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One of my favorite things about living in Brooklyn is the informal recycling program that takes place on the city streets. Instead of trashing unwanted items, people often place them on the stoop of their building for others to take. My natural tendencies toward being a scavenger find it impossible not to at least take a peek, especially when it comes to the books!

It was through these means that I came into possession of Needlecraft of the Baker Lake Artists 1974 Engagement Calendar.


This calendar has served as a fantastic resource for inspiration many times in the years that I’ve had it. As imagery from native tribes all over the world take center stage among this seasons fashion trends, it seems especially relevant now.


The artists whose work is being showcased are from an Inuit tribe located within the Canadian Arctic Circle in an area that has long since been regarded for its arts tradition.


This detailed needlework is of importance not only for its beautiful craftsmanship, but also very much as historical documentation of the culture at that time. Through fabric, skin, beads and thread, the artists convey scenes from their day-to-day lives, in addition to fantastical depictions of the tribe’s old legends.


As creators, we are inherently visual people who find inspiration everywhere. Sometimes it is all too easy to lose the historical context of what we see, but having more awareness of our influences and their origins can only serve to make us better at what we do and perhaps even more conscientious as consumers.

In the calendar’s brief foreword, Elizabeth Whitton writes:

“A way of life has passed for the Inuit and in a frighteningly short time these scenes and images will no longer be able to be presented, for the young have no knowledge of them and without the personal experience of those ways the representation will be hollow.”

When I first read that statement I took it to be a little depressing, but recently upon re-reading it I took it to have a more optimistic meaning. I now interpret what Whitton wrote about documentation-through-craft as it not being a dying art, but as one that is living and therefore constantly evolving with each generation.


It makes me very eager to see what to see what we choose to tell future generations about ourselves.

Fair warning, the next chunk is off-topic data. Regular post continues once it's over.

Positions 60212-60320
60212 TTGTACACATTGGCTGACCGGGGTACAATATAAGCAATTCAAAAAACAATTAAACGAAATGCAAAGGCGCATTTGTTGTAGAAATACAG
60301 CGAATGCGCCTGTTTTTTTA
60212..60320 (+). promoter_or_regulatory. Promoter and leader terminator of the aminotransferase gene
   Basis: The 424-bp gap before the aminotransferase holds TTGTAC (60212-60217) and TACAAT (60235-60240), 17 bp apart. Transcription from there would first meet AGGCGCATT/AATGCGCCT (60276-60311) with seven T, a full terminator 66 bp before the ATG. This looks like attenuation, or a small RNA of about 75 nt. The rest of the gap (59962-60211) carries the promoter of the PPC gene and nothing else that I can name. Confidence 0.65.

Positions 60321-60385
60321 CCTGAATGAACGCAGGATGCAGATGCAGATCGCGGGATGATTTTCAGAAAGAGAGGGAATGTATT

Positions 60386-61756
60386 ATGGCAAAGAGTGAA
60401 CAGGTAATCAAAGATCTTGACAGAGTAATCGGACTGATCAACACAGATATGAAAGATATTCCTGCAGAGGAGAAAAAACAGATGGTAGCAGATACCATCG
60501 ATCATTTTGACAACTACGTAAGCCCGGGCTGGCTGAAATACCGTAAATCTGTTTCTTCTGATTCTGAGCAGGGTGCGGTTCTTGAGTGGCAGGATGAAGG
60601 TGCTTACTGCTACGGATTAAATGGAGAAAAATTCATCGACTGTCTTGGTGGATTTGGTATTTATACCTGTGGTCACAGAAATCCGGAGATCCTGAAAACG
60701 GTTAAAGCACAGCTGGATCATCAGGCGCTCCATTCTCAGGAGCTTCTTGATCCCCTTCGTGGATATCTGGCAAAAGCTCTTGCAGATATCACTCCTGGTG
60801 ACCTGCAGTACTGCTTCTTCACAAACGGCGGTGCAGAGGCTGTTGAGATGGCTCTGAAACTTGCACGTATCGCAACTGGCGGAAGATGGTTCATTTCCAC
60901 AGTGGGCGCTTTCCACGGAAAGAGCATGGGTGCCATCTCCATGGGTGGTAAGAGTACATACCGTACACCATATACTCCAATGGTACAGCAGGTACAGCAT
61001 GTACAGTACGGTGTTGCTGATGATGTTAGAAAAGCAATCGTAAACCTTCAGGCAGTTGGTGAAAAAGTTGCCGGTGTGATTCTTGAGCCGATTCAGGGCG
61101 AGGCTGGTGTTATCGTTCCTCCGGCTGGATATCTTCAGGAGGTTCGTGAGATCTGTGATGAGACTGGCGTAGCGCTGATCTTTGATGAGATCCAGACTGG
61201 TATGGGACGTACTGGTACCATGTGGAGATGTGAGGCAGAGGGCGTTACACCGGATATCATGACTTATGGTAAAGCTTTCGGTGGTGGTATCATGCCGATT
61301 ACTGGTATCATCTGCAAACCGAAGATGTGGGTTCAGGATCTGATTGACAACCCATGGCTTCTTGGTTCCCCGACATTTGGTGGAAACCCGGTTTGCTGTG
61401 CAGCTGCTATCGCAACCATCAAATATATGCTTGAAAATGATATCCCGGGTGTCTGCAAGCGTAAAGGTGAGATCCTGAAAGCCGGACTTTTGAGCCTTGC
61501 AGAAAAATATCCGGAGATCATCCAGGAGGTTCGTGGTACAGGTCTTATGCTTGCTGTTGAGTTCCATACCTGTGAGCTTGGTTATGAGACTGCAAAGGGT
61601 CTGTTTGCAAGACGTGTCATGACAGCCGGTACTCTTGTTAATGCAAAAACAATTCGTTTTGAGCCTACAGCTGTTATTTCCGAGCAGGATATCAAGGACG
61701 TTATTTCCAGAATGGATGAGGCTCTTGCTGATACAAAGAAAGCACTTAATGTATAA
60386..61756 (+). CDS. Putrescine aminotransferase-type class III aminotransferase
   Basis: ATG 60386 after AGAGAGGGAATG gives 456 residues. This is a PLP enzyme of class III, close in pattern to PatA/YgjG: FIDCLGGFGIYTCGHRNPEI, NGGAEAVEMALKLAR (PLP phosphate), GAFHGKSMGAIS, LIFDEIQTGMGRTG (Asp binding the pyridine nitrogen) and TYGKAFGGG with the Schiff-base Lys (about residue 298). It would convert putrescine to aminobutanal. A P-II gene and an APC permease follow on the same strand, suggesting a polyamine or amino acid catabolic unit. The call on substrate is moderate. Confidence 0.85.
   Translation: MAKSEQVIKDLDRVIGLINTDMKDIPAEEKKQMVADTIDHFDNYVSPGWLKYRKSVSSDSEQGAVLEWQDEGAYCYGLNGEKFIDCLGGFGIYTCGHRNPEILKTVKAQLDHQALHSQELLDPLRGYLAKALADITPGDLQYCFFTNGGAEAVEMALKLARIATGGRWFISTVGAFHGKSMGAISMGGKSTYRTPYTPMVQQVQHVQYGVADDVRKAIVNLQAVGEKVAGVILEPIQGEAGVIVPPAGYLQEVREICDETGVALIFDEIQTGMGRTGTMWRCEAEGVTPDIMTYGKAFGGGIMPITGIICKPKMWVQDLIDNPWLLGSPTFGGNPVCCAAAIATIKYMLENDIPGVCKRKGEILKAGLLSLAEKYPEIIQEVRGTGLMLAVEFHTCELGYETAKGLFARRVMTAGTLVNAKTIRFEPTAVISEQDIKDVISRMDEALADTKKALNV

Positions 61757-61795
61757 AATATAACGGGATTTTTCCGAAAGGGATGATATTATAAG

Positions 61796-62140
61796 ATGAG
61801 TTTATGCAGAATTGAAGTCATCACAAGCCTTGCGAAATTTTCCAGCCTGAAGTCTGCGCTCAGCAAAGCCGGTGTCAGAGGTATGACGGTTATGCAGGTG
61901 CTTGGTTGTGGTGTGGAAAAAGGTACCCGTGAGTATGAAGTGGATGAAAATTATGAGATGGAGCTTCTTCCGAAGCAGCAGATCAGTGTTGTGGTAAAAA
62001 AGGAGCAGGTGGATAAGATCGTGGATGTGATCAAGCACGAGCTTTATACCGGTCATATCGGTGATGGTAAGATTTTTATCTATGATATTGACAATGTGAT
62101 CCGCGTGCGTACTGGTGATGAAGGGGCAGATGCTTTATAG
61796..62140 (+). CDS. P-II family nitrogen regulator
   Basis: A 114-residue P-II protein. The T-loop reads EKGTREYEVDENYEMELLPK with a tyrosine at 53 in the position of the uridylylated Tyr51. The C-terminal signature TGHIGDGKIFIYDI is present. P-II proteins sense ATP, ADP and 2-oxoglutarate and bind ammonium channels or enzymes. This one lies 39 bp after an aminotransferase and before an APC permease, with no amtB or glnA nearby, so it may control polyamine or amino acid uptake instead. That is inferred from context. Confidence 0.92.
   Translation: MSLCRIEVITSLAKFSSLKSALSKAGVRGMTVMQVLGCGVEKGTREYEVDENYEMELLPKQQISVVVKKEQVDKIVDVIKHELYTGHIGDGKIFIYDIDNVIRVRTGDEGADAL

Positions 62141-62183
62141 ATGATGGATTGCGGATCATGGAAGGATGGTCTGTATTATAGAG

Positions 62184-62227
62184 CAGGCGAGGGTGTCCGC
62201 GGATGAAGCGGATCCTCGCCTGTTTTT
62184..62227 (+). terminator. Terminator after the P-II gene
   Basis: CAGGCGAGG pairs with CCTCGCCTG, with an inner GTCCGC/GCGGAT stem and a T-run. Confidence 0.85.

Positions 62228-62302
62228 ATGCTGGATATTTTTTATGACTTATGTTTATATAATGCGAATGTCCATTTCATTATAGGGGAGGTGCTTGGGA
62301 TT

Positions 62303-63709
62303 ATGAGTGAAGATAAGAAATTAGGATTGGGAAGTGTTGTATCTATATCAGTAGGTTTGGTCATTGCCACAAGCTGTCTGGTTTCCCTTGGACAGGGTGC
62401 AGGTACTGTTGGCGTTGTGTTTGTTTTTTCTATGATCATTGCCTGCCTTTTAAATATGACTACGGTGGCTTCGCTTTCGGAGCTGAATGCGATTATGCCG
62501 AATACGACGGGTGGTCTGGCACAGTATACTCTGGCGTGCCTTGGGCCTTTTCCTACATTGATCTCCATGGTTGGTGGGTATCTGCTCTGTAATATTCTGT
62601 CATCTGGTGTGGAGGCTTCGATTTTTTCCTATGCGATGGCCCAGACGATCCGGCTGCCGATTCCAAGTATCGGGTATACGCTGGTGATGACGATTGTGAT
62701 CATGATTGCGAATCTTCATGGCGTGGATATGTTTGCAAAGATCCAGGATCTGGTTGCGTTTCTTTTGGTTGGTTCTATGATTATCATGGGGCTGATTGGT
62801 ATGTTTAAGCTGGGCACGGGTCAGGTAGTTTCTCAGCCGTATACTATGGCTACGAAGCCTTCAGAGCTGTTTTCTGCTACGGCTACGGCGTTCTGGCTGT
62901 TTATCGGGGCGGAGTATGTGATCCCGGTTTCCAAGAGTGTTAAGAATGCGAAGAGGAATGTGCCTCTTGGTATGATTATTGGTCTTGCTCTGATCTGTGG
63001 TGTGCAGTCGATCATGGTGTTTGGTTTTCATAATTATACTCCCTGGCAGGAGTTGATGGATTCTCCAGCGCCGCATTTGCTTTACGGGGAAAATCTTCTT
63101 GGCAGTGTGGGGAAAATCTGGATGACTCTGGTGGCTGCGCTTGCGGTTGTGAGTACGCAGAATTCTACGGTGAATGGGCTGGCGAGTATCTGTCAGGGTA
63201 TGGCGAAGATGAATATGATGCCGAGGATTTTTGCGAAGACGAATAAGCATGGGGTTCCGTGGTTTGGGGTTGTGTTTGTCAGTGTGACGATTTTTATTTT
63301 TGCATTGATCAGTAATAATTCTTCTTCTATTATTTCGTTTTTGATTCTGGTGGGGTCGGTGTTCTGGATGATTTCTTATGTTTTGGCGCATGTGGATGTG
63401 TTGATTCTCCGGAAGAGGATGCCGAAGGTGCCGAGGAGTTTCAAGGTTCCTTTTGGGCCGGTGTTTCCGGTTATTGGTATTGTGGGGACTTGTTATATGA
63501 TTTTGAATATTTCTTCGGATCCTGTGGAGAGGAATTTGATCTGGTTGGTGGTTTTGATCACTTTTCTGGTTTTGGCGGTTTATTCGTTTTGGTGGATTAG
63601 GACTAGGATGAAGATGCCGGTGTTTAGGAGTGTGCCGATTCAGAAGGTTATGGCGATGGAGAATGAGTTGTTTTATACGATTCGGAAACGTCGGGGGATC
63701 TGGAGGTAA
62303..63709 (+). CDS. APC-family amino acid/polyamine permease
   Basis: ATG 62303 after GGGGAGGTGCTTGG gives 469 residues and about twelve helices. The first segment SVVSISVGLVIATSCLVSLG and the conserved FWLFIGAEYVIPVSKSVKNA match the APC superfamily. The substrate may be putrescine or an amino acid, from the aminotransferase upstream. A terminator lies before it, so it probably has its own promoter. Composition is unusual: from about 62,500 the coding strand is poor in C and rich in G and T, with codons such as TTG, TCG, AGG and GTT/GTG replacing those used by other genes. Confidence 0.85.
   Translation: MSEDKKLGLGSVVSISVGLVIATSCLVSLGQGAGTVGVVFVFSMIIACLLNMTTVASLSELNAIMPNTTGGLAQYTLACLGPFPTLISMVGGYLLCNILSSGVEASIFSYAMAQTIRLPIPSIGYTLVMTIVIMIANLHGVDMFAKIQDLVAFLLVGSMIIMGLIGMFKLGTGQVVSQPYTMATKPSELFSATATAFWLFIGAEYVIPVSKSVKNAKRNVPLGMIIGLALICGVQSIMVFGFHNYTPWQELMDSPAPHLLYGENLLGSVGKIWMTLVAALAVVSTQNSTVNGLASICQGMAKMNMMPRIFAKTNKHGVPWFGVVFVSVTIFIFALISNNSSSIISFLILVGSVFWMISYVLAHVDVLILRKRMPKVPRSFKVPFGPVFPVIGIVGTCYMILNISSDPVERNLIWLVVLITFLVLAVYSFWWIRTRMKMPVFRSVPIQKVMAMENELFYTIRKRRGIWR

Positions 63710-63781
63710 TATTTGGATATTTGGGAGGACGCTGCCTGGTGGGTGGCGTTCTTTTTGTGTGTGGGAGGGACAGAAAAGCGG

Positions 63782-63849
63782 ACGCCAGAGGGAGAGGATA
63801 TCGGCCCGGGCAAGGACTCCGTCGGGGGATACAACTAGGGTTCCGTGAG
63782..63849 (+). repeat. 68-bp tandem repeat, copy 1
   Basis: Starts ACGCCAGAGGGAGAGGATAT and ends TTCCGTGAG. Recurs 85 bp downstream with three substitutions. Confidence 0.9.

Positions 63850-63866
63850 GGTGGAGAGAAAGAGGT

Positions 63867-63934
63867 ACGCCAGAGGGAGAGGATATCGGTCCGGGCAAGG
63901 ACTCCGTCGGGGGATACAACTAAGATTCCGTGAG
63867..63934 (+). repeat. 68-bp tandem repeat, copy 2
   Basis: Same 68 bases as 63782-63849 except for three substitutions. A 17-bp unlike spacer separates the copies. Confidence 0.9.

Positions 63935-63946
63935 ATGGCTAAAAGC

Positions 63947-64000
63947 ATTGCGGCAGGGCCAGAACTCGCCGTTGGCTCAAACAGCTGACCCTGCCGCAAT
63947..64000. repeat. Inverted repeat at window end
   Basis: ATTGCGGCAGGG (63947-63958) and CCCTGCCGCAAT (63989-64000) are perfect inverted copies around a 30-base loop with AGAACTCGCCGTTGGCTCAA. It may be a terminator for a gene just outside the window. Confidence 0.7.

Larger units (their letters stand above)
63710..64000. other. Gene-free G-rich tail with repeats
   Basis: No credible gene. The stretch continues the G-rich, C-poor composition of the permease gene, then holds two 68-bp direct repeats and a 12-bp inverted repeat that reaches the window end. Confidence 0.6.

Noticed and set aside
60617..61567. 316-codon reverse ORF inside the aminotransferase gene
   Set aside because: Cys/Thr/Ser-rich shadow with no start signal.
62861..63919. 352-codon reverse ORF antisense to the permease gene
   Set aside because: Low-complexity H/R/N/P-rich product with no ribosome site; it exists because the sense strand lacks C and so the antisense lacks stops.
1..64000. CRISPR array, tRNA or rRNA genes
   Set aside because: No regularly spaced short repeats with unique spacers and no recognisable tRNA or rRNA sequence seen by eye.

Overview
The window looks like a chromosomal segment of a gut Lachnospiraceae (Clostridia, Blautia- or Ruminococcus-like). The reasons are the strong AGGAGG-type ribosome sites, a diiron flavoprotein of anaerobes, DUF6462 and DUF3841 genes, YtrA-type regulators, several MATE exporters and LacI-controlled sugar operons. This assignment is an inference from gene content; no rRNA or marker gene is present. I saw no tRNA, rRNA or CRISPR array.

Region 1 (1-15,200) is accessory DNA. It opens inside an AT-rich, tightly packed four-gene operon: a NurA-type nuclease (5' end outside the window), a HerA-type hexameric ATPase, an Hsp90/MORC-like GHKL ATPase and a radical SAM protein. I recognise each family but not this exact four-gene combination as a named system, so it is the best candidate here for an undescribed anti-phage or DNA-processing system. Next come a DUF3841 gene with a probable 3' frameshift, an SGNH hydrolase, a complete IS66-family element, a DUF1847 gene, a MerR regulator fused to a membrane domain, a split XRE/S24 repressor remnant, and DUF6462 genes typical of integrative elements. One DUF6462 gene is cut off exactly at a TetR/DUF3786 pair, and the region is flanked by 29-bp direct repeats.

More about the artists at Baker Lake can be found here.


Kat Roberts lives in Brooklyn, NY, where she works as an artist, designer and footwear instructor. In addition to contributing to BurdaStyle’s blog, she chronicles her obsession with creative recycling at her own blog, We Can Redo It.


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    Jul 1, 2011, 01.43 PMby blueaubergine

    Beautiful! Thank you for this post.

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    Jul 1, 2011, 04.14 AMby runningwithscissors1

    Thanks for posting something about Canada. I love looking for inspiration, but never really think about my own country. ALthough it is not necessarily my “backyard”, it is something that should not be overlooked.

    Thanks so much! The designs are beautiful.

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    Jun 30, 2011, 11.52 AMby cooi


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    Jun 30, 2011, 02.49 AMby Whitehaus

    Thanks you guys for your enthusiasm! I’m so inspired by this and am thrilled that I could share it here.

    sewster55, I really appreciate your chiming in with the clarification and additional information. All important things to know.

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    Jun 30, 2011, 12.27 AMby sewster55

    I lived in an Inuit community & just to clarify for those who don’t know Inuit is the proper name for what is called Eskimo in the United States. This is considered a racist term & is largely not used in Canada but is commonly used in the US. The Inuit also do not have tribes. The artists from this particular region are well known.

    1 Reply
    • Missing

      Jun 30, 2011, 01.39 PMby varenoea

      Copied from wikipedia: "In Alaska, the term Eskimo is commonly used, because it includes both Yupik and Inupiat, while Inuit is not accepted as a collective term or even specifically used for Inupiat (who technically are Inuit). No universal term other than Eskimo, inclusive of all Inuit and Yupik people, exists for the Inuit and Yupik peoples.6
      In Canada and Greenland, the Natives prefer the word Inuit. As they consider “Eskimo” pejorative, it has fallen out of favour.78 In Canada, the Constitution Act of 1982, sections 25 and 35 recognised the Inuit as a distinctive group of Canadian aboriginals, who are neither First Nations nor Métis.9" So it’s really a lot more complex than you’re saying above.

      Remains the question: is this text about “inuit” sensu strictu, or about “eskimos”, and the author only used the term “inuit” the way the Canadians do?

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    Jun 29, 2011, 07.12 PMby denise2003

    Gorgeous. Thank you for putting this up for all to see!

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    Jun 29, 2011, 06.36 PMby daughterfish

    WowWowWow! these are amazing!

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